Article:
Free Culture Fest Targets Copyright Restrictions
According to Jessica Litman, a law professor at Wayne State University, copyright law traditionally has been an insiders game, negotiated by the affected parties. "What's happening now is that we're trying to apply this law to a couple hundred million consumers, and it doesn't make any sense to them," she said.
Nov 12, 2004 7:00 AM PT
It's been said that information wants to be free. Now some folks are saying culture wants to be free, too. And they're building a grassroots organization throughout the nation's campuses to advance that idea.
FreeCulture.org, founded by Swarthmore students Nelson Pavlosky and Luke Smith, is advancing its mission to unfetter culture by supporting projects such as promoting the use of open-source software, encouraging student artists to adopt relaxed licensing agreements for their creations, holding remixing contests and campaigning against legislation that expands the powers of copyright holders.
This week, the organization is holding a week-long "Free Culture Fest" at Swarthmore to educate the public about a host of subjects, from open-source software software development to workshops on collage and intellectual property law.
Get People Pumped
"We want to get people pumped about these issues," Pavlosky told TechNewsWorld. "We want to make the issues relevant to people and make them see how they can affect them."
He maintained that something must be done to return a balance between copyright holders and the public in the cultural arena.
"We've been losing this balance because the corporations are able to put lobbyists in Congress and use their monopoly power in the tech arena to get what they want, which isn't in the best interests of the people," he said.
Copyrights should be about stopping commercial competitors, argued Jason Schultz, an attorney with the Electronic Frontier Foundation in San Francisco.
"If write a book," he told TechNewsWorld, "no one else can publish it and sell it for money. But if I write a book and someone has a favorite essay and they put it up on the Web so people can read it, that should be allowable."
"It's the idea that access to the culture itself should be free and open and more available, but I should be able to go after anyone who tries to profit off my creativity," he added.
He asserted that the Free Culture movement is not just about culture consumers. "It's about creators, too," he said. "It's encouraging creators to be more free and open as well."
Moreover, it can raise the awareness of people about cultural issues.
"A lot of the changes to the copyright law are done in the back rooms of Congress and a lot of people aren't aware of the effects these decisions have on their access to culture and ideas," he contended. "So the Free Culture movement is a way to get people more involved with these issues."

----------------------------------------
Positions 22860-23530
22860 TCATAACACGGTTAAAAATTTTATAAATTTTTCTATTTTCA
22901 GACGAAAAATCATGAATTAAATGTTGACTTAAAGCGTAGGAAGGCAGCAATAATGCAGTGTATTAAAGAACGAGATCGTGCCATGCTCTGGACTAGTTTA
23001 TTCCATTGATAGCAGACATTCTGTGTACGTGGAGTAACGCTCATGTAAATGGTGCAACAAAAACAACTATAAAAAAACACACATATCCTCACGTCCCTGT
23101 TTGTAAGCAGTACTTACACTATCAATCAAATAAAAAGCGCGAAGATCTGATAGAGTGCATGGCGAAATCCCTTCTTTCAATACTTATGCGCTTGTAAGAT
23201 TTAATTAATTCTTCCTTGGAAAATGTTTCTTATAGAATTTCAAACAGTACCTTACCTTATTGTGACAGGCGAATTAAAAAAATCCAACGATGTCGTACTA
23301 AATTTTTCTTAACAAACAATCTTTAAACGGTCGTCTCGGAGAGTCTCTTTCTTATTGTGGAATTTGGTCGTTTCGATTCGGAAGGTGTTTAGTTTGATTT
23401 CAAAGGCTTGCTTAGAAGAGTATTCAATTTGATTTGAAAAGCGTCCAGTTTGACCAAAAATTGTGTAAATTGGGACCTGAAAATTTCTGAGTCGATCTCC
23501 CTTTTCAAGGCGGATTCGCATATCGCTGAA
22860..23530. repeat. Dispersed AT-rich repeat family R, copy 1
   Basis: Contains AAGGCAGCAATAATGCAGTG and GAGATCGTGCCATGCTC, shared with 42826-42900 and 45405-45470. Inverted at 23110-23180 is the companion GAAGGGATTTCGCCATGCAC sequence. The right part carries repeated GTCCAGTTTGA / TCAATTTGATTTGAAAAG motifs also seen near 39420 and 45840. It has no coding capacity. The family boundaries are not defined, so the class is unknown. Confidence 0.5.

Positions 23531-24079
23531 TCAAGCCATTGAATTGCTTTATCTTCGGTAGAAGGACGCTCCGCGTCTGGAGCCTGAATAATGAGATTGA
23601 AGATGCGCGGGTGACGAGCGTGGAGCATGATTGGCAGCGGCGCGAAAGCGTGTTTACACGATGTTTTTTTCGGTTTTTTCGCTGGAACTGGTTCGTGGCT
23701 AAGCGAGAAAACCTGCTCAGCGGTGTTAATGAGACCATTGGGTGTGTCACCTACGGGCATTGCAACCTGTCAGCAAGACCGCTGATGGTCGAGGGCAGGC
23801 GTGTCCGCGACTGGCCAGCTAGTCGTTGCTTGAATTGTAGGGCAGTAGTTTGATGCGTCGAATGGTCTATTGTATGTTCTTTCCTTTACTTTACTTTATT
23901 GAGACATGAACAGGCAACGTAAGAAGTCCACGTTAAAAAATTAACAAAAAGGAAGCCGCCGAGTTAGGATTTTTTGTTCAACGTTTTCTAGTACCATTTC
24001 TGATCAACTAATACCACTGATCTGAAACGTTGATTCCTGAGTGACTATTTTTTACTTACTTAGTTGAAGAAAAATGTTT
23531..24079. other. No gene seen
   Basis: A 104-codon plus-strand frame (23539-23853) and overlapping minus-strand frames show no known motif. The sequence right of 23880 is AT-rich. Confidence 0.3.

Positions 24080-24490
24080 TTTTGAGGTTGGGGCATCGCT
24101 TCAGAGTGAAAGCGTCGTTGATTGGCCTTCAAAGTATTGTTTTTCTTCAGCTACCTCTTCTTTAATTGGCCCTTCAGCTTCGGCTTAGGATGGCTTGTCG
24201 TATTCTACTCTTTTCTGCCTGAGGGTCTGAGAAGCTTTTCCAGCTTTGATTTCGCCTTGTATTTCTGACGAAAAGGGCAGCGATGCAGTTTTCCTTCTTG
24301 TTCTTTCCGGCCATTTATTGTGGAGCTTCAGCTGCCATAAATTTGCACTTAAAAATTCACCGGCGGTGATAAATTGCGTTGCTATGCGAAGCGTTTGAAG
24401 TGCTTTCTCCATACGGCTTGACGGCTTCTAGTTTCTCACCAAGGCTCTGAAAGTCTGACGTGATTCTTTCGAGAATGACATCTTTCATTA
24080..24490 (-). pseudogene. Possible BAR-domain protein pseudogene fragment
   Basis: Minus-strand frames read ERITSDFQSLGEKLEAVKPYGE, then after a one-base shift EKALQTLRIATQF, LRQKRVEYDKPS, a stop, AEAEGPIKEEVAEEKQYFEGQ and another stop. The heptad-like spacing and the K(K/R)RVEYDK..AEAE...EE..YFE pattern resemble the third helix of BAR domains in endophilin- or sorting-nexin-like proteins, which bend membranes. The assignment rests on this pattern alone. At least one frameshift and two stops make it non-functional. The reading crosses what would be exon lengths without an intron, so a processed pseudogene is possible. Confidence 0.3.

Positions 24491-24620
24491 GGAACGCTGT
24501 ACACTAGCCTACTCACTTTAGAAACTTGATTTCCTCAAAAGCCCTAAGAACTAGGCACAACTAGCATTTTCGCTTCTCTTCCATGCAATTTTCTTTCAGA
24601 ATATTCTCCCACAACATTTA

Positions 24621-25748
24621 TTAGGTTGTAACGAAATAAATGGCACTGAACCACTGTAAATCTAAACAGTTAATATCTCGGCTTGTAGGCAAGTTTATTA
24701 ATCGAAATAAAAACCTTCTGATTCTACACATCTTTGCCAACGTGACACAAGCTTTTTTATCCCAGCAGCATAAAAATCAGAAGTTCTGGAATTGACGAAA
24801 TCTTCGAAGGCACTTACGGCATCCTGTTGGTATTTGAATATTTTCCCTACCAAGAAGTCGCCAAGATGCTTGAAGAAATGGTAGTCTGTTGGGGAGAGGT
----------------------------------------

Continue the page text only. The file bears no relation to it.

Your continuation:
According to Jessica Litman, a law professor at Wayne State University in Detroit, Michigan, copyright law traditionally has been an insiders game.
"It's one of those areas in which the statutes are effectively negotiated by the affected parties," she told TechNewsWorld.
Rather than having Congress come up with a bill, the lobbyists from the affected industries sit down fight it out, she explained.
Consumers Not Welcome
"What's happening now is that we're trying to apply this law to a couple hundred million consumers, and it doesn't make any sense to them," she said. "But when consumers try to get involved in the copyright law making process, they're not being welcome."
"One of the really impressive things that the Free Culture movement seems to be accomplishing is energizing lots and lots of consumers to say, 'Hey, we've got an interest in how this law works, and we need to make our voice heard about it.'"
However, some argue that what really has consumers upset is that copyright holders finally have a means to enforce their rights more effectively.
"Unfortunately I think what consumers are facing in 2004 is an environment in which technology has finally arrived that allows IP owners to enforce their rights, whereas in the past it was difficult to impossible to accomplish to the extent that it can be done today," Jarad Carleton, an IT industry analyst with Frost & Sullivan in Palo Alto, California, told TechNewsWorld via e-mail.
"This is leaving a lot of consumers feeling as if they are having their rights curtailed," he said, "much in the same way that university students felt financially violated in the early '90s when Kinkos and other campus copy stores had to start paying authors royalty fees when professors would include copyrighted materials in class packets."
"There does need to be protections of copyrighted work," he added, "and if a lot of young people are concerned about being fed homogenized culture on the TV and radio, perhaps they need to get off the couch, start interacting with other creative people they are going to school with and come up with some original ideas of their own and stop complaining about the lack of creative vision by copyright holders."